PepsiCo have provided 50 million meals to communities that are the hardest hit by the virus such as out-of-school children and out-of-work restaurant staff.


Nestle has provided emergency help by “donating food, medical nutrition products” and bottled water “to countries in greatest need.”

Employee Benefit Programmes

An Afro-Caribbean man is working at his desk in a homely setting.

Image by Tima Miroshnichenko,

According to a study by Willis Towers Watson, 2 in 5 companies in the U.K. “are changing their employee benefit programmes” in response to COVID-19. The key drivers of this change are cost management, such as 44% of respondents expecting an increase in sick leave costs and 34% expecting Group Life Assurance and Dependent Pension costs to rise, and changes to the working environment, such as working from home where possible.

Temporary Hospital Facilities

An empty hospital room consisting of 3 beds

Image by Pixabay,

Several countries around the world are housing temporary hospital facilities, such as the ExCel Centre in London being transformed into one of seven NHS Nightingale Hospitals throughout the U.K. specifically for COVID-19 patients. The NHS Nightingale Hospital in London has “4,000 beds with oxygen and ventilators.” Hewlett Packard Enterprise (HPE) has donated $50 million-worth “of secure connectivity kits” to allow medical staff to connect to the Internet. The kits will be used “in healthcare facilities in the US, Canada and some European and Asian countries.”

 TestCenter Danmark

A patient is holding a Coronavirus testing form for a doctor.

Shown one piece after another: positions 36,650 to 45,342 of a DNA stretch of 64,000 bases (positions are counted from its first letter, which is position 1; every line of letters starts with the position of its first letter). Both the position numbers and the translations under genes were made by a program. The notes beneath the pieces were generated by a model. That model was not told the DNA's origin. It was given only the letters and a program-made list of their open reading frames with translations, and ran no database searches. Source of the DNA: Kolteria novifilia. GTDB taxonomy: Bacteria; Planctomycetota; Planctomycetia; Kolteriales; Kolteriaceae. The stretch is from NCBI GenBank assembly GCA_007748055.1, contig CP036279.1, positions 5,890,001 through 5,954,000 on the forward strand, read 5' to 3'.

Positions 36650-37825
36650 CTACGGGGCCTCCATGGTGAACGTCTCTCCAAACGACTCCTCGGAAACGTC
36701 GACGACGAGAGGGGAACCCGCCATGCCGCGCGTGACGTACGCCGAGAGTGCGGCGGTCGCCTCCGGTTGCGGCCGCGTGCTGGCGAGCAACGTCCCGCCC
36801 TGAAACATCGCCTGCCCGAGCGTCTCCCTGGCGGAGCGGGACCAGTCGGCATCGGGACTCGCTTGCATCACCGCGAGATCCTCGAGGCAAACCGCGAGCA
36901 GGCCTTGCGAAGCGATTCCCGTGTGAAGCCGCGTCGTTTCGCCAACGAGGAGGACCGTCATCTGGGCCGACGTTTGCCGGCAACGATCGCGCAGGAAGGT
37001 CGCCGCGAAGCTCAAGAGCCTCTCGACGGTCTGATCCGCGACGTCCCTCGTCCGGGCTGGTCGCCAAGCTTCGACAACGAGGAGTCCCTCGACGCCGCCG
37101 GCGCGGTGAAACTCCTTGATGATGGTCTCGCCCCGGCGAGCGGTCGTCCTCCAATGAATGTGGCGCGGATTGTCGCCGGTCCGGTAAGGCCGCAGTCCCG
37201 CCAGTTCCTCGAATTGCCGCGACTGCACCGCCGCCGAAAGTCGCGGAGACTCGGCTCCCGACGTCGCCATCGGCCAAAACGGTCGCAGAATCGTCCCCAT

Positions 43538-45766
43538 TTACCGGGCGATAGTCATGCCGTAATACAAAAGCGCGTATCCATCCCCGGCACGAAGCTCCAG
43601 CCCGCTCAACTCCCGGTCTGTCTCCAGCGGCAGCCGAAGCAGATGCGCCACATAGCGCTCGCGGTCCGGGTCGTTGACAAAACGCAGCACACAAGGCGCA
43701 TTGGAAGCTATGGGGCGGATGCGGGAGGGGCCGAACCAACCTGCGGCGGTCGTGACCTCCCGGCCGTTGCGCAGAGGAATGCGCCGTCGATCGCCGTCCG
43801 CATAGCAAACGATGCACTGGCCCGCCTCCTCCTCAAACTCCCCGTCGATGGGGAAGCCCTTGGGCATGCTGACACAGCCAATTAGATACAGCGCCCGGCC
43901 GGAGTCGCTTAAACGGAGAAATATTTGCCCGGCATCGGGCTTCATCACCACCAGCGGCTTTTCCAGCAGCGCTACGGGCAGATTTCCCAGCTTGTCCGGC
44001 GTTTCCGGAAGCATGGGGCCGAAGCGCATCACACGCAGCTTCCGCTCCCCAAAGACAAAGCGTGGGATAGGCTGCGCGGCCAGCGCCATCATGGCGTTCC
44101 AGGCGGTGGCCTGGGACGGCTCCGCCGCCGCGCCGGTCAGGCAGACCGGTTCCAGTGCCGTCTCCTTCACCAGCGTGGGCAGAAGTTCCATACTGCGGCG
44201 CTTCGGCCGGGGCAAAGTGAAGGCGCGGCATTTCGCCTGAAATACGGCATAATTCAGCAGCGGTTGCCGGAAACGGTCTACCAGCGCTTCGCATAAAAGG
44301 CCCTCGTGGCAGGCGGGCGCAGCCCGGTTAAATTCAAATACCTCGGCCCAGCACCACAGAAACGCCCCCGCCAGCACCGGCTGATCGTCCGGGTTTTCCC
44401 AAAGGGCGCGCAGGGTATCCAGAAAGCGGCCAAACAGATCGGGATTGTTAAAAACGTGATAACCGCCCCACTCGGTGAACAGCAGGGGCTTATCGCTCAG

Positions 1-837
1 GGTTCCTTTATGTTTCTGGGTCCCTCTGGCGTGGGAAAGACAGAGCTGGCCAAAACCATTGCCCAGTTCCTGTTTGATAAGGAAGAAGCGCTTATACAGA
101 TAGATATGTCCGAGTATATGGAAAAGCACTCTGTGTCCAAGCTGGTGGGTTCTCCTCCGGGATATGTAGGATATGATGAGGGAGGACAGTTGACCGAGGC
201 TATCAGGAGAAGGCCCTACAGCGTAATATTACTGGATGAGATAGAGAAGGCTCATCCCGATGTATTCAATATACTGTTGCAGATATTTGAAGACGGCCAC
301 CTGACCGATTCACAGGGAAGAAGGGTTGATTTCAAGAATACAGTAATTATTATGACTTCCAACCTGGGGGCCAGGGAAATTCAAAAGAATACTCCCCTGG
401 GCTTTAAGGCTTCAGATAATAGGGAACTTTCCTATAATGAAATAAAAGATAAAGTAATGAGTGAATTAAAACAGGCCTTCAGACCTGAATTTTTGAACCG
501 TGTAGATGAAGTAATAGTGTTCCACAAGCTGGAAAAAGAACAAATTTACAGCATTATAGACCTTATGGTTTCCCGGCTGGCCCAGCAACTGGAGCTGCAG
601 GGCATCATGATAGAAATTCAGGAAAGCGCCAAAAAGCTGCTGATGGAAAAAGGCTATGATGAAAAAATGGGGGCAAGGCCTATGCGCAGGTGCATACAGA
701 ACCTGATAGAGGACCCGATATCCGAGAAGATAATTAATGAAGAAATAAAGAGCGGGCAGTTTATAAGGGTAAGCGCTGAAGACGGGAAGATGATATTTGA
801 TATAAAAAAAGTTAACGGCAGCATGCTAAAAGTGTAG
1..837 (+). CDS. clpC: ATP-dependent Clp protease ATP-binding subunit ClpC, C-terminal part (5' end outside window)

Image by cottonbro studio,

In Denmark, a new grant of 50 million Danish Krone (6.7 million Euros) has allowed the TestCenter Danmark “to carry out up to 3 million tests” for COVID-19.

 Provision of Medical Equipment and PPE

Landscape photo of lots of medical face masks.

Image by Karolina Grabowska,

Some of the world’s leading 3D printing manufacturers such as HP, Johnson & Johnson, General Electric and Royal DSM have provided medical equipment such as swabs and ventilators and PPE (personal protection equipment) such as face masks and face shields to medical facilities worldwide.


The Coca-Cola company are re-deploying “resources to make face shields for those on the COVID-19 frontline in North America.”


Apple have donated millions of face masks to frontline staff in the USA and Europe.



COVID-19 Vaccine Development

Some COVID-19 vaccine bottles and needles are lying on a pink surface.

Image by Nataliya Vaitkevich,

Sanofi and GSK are working together to develop a vaccine against COVID-19. They are aiming to make this treatment available to the market within the next 12 to 18 months.


Initiatives from LEGO

A plastic storage box is tipped over. Lots of Lego bricks are pouring out of the box.

Image by Scott McNiel,

LEGO has responded to the virus by launching two initiatives, one to support children in need by giving them access to learn through play and the other to encourage “families worldwide to connect to play-based learning across social media.”



A man who is wearing an orange T-shirt that says, "DELIVERY," is smiling. He is carrying a box of food.

Image by Kindel Media,

The key ways companies have responded to the COVID-19 crisis include temporarily closing non-essential shops; re-opening these shops with strict safety measures put in place (such as when parts of England were in Tier 1, Tier 2 or Tier 3); encouraging staff to work from home where possible; providing medical equipment and PPE to medical facilities; providing COVID-19 tests to larger numbers of people; and providing food packages to those who are most in need.

Blog Author

April Slocombe